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Swift’s Take on Gender Equality

I find it amusing how the satire of Jonathan Swift’s “The Lady’s Dressing Room” illustrates the false nature of our socially constructed gender differences. By describing Strephon’s shock at the “Sweat, Dandriff, Powder, Lead and Hair” his lover is covered in, he points out the ridiculous nature of many men’s expectations for the opposite sex. 

Without a doubt, it is sort of a gross poem to read, but this would be just as true if the gender roles were reversed. In our society, there is no reason for a lady to want to sneak into a men’s locker room, because it is known to be a gross place.

As a society, all of our disillusion is centered around the female gender. Men expect women to be pretty and proper and immaculately clean, while we are able to go out in public wearing sweatpants and a dirty t-shirt with no judgment. And many women uphold this stereotype: they take time to clean themselves up, put on makeup, style their hair, and dress nicely every day, just because social pressure tells them to.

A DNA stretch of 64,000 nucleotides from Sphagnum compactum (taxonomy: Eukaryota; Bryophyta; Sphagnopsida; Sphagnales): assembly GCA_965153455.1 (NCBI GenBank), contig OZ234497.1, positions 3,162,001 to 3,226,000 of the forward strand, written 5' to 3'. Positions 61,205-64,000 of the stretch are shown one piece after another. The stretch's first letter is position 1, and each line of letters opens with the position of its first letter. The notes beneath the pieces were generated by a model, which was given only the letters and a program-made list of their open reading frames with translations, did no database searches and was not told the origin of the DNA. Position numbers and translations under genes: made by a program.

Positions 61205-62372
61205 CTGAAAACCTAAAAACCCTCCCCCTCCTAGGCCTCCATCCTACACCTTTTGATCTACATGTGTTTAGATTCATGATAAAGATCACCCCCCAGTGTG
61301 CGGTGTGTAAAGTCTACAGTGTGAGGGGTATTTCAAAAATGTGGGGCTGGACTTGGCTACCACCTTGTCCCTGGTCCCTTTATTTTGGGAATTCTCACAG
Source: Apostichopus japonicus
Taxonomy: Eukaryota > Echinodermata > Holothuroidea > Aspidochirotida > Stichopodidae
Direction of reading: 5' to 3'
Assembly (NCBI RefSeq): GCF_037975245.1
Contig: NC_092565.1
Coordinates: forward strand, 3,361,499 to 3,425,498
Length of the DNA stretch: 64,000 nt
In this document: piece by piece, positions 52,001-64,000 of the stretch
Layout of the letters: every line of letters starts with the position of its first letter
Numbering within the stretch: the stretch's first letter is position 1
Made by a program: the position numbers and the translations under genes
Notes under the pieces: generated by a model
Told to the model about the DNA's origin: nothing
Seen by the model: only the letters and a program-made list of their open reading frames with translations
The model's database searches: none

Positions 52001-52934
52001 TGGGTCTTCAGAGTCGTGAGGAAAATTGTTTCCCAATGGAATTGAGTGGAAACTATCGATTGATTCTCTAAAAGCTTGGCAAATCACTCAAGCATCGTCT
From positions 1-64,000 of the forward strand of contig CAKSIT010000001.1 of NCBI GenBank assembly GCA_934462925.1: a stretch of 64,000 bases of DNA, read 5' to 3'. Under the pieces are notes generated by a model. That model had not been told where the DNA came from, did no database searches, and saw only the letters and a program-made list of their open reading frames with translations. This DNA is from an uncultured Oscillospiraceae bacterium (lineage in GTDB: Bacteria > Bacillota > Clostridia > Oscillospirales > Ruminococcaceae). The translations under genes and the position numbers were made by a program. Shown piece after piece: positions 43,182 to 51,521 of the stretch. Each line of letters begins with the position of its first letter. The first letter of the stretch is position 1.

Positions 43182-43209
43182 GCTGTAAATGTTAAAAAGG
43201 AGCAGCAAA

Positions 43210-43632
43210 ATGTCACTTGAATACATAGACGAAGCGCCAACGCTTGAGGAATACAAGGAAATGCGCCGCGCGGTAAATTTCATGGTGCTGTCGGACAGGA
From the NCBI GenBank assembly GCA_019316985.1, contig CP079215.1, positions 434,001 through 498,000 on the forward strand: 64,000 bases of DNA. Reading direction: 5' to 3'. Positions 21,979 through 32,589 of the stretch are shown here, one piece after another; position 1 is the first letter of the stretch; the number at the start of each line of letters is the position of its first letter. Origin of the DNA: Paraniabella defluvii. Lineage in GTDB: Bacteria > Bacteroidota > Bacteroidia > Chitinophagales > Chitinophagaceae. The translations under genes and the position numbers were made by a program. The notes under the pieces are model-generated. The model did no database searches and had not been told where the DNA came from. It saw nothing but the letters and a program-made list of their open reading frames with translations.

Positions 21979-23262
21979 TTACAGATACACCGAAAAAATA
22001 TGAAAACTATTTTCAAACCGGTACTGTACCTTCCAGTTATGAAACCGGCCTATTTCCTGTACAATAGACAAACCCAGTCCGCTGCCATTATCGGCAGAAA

At the moment, I really can’t think of a similar standard that men are held to. When it comes to dressing, fashion, and hygiene, women are held to an unrealistic standard while men are barely required to do anything. Many old-fashioned concepts seem to be fading, such as the family stereotype where the husband brings home the money, and the wife cooks, cleans, and tends to the children. In terms of the stereotypes I can think of, men are gaining more freedom to do what they like, while women are still relatively less empowered. I would be curious to see if anyone can think of gender ideals (modern or old) that disprove this notion.

On the other hand, I could also see the aim of Swift’s poem not as a critique of gender stereotypes, but as a stern warning against voyeurism. The end of the poem seems like a disgusting story you might tell to curious and disillusioned teenage boys, just to make them respect girls’ privacy.

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